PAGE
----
Who or what inspired you to teach?
To be honest, my lust for travel. When I was 18, back in South Africa, the only thing I wanted to do was get out. I grew up in a backwater. I read loads of adverts about teaching English in Japan, and that sparked my interest. Eventually I got over to Taiwan and started teaching in 1998.
It opens doors to the world. How else can you meet the world and get to know it? Really get to know it without being a tourist.
What is the most memorable lesson you’ve ever taught?
Probably early on in my career when I thought I had to know all the answers. I tried to blag my way through the class but the students could see right through me. An early lesson – if you don’t know, be honest.
What is the biggest challenge you’ve ever encountered whilst teaching, and how did you overcome it?
Overcoming my fears, or rather being comfortable with them. Sometimes you have to walk into a lesson at the drop of a hat, without having seen the materials or knowing anything about the subject matter. I had to teach an engineering course and I’m no engineer. The students have the knowledge, and I’m the English teacher. My job is to get them to communicate in English, using their knowledge. Once I had got my head around that, things went swimmingly.
What do you consider to be your greatest achievement?
Any time I win a student over is a great achievement. I find it a great challenge when students come to class with a negative attitude and end up being positive and motivated. Perhaps they’re just pretending, but at least I feel I’ve done something positive.
Do you have any tried and trusted ideas or activities for motivating students?
I wouldn’t say it was a particular activity, but when a student is your focus – focus on the student. Give them complete attention sometimes. If the student believes that you’re there to help them, sometimes they can be buoyed by that. Focus on emerging language which is relevant to the student. Make them use a vocabulary list so at the end of the week they can look at it and see they’ve studied words which have come from their experiences. It’s personalised and that’s often easier to remember. And if they remember, they think they’ve made some progress. And if they think they’re making progress, they’re motivated. A perception of progress is key.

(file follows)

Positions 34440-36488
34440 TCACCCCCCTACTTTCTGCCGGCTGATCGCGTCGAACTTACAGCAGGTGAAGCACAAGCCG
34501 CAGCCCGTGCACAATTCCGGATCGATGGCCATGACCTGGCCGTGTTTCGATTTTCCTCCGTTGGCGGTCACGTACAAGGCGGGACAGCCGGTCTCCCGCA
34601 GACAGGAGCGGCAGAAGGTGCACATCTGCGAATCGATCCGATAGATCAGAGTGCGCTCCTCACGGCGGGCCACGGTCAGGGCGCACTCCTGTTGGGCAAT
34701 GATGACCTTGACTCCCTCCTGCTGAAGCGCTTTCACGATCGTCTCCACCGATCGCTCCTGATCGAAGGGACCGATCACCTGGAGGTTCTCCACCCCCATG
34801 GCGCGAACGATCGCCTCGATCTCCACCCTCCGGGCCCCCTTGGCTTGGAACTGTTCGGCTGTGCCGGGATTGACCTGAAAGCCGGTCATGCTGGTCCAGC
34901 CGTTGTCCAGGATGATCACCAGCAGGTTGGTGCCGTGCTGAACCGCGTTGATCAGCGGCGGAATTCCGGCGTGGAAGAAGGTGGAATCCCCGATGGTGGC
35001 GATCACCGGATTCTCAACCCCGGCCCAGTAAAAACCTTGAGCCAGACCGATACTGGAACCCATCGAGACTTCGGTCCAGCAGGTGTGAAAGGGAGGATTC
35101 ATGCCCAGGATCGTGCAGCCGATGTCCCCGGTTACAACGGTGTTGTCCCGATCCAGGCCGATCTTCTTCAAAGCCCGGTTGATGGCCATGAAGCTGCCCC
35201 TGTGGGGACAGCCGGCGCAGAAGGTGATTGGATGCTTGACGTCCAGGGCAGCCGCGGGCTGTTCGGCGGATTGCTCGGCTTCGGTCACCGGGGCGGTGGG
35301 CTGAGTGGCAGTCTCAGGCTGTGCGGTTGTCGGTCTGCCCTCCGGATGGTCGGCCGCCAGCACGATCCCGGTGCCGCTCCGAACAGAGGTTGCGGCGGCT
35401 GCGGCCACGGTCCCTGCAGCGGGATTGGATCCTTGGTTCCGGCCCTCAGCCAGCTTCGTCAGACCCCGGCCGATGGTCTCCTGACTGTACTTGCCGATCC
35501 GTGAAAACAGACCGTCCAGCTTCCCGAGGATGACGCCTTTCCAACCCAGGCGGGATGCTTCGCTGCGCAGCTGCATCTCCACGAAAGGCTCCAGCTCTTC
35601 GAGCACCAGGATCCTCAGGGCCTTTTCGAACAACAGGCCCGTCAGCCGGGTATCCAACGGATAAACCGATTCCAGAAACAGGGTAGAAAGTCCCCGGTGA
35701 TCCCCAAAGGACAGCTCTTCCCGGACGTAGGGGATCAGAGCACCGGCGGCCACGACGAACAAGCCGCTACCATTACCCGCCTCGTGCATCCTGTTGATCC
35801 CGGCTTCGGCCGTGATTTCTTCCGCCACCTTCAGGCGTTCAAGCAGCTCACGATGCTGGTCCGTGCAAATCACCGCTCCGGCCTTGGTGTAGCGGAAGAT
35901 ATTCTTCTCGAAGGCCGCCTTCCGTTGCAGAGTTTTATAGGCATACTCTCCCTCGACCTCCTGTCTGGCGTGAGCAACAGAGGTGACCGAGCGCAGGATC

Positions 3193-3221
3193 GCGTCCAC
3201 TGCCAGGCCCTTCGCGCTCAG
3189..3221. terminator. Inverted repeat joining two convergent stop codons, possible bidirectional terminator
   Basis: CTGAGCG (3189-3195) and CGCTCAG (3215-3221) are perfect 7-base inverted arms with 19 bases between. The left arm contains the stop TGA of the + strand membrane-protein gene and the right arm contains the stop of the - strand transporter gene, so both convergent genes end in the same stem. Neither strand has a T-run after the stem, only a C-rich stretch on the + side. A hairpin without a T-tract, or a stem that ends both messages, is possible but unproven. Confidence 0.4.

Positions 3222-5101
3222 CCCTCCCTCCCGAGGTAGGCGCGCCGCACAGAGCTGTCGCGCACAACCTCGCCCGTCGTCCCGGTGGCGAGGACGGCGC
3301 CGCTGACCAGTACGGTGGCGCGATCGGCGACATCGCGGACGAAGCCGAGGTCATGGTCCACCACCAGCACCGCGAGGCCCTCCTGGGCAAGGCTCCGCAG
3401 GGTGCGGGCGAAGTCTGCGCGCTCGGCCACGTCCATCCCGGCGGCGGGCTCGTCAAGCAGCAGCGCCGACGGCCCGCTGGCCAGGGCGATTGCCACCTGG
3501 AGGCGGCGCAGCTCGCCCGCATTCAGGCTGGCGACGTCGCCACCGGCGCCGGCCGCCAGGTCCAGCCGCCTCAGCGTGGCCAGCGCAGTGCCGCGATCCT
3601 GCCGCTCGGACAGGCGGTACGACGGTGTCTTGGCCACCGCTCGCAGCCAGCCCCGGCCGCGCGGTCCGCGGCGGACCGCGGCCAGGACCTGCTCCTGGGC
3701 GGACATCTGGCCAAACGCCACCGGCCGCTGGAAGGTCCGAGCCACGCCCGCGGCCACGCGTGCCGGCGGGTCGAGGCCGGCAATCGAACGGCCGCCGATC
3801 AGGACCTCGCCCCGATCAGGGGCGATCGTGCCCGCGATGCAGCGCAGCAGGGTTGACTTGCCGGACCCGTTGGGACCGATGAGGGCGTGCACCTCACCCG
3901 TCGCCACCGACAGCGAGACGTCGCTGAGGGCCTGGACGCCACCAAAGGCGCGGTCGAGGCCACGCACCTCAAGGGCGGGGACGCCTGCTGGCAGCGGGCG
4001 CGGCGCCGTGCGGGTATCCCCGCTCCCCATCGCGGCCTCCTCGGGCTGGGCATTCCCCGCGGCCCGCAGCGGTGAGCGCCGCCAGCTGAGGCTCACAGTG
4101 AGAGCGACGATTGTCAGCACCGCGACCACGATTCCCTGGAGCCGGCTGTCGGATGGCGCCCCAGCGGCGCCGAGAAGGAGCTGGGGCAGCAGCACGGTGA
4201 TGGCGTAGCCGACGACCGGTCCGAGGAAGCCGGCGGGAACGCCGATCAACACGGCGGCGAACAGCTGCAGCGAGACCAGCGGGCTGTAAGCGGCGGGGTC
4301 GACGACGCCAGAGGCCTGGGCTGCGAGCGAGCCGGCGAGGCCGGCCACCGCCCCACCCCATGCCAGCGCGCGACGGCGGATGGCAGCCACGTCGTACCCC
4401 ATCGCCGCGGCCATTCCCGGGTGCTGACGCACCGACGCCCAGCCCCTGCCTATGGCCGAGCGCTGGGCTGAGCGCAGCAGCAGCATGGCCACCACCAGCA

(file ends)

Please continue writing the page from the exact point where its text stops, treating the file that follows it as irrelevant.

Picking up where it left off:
How do you ‘keep calm and carry on’ in the classroom – and relax when you get home?
I’m generally calm in lessons, even while things fall apart. Perhaps I’m just oblivious to what’s happening around me but things can go wrong and there’s no way that I go through a week without a spanner in the works, so I just get used to those spanners. Minimise them, but like a minimised window – they’re still there. Relaxing when I get home is easy. I have hobbies which occupy my mind. Mulling over problems in the class all day is unhelpful. I do mixing when I get home – it requires a lot of focus so it really takes my mind off things.
How do you keep up-to-date with the ELT community and find new ideas to keep your teaching practise fresh?
Our school subscribes to most of the journals and I attend conferences when they’re in London. I’m lucky enough to have a lot of contact with publishers, which allows me to see new resources regularly. Our school has a great INSET programme which really helps its staff develop.
Do you have a favourite quote, mantra or philosophy to teach by?
No amount of planning can prepare you for every eventuality.
My top teaching tip:
I’d say that a trap new teachers often fall into is they feel a desire to get through all the material. What’s the use of that if they learn nothing? Focus on learning and improving, not on ticking boxes.